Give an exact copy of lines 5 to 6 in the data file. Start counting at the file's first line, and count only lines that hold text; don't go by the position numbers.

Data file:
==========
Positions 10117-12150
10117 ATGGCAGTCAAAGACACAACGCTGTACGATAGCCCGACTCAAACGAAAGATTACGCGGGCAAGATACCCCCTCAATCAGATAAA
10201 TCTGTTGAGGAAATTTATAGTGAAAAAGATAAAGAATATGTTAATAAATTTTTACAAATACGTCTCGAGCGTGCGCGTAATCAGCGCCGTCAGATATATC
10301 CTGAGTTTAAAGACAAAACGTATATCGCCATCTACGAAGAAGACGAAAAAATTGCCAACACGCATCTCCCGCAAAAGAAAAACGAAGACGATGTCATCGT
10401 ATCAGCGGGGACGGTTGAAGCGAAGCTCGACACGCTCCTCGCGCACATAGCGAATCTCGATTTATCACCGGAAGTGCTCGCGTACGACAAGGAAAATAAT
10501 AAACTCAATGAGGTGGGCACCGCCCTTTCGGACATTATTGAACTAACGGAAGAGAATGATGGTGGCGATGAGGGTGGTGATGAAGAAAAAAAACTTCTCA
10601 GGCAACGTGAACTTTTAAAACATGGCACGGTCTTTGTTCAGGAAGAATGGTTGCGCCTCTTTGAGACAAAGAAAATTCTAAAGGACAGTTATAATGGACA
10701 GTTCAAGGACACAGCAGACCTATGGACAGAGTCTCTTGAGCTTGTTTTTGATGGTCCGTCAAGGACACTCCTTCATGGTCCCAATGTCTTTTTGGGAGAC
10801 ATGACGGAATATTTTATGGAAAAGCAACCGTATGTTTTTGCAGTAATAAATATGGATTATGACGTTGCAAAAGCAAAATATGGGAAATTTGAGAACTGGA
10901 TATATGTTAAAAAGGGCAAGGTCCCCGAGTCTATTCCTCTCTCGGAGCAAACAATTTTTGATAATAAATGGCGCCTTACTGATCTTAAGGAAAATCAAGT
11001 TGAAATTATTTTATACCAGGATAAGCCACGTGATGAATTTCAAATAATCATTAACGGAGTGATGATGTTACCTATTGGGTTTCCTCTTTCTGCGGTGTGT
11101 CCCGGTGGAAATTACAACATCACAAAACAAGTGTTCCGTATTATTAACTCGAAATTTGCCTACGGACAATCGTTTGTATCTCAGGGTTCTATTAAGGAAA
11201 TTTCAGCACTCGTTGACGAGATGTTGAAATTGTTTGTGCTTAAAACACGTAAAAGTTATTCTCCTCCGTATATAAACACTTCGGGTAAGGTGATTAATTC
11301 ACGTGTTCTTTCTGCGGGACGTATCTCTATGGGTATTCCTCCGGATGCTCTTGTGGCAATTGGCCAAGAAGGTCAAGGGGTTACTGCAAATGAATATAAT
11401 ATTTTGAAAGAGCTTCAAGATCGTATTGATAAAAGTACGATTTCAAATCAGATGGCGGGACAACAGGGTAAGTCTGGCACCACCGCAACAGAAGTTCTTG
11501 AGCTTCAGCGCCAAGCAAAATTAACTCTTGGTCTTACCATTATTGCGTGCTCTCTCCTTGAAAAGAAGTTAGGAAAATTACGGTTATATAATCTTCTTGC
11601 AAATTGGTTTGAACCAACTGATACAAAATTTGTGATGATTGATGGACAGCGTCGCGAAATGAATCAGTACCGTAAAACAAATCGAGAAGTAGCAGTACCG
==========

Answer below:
10401 ATCAGCGGGGACGGTTGAAGCGAAGCTCGACACGCTCCTCGCGCACATAGCGAATCTCGATTTATCACCGGAAGTGCTCGCGTACGACAAGGAAAATAAT
10501 AAACTCAATGAGGTGGGCACCGCCCTTTCGGACATTATTGAACTAACGGAAGAGAATGATGGTGGCGATGAGGGTGGTGATGAAGAAAAAAAACTTCTCA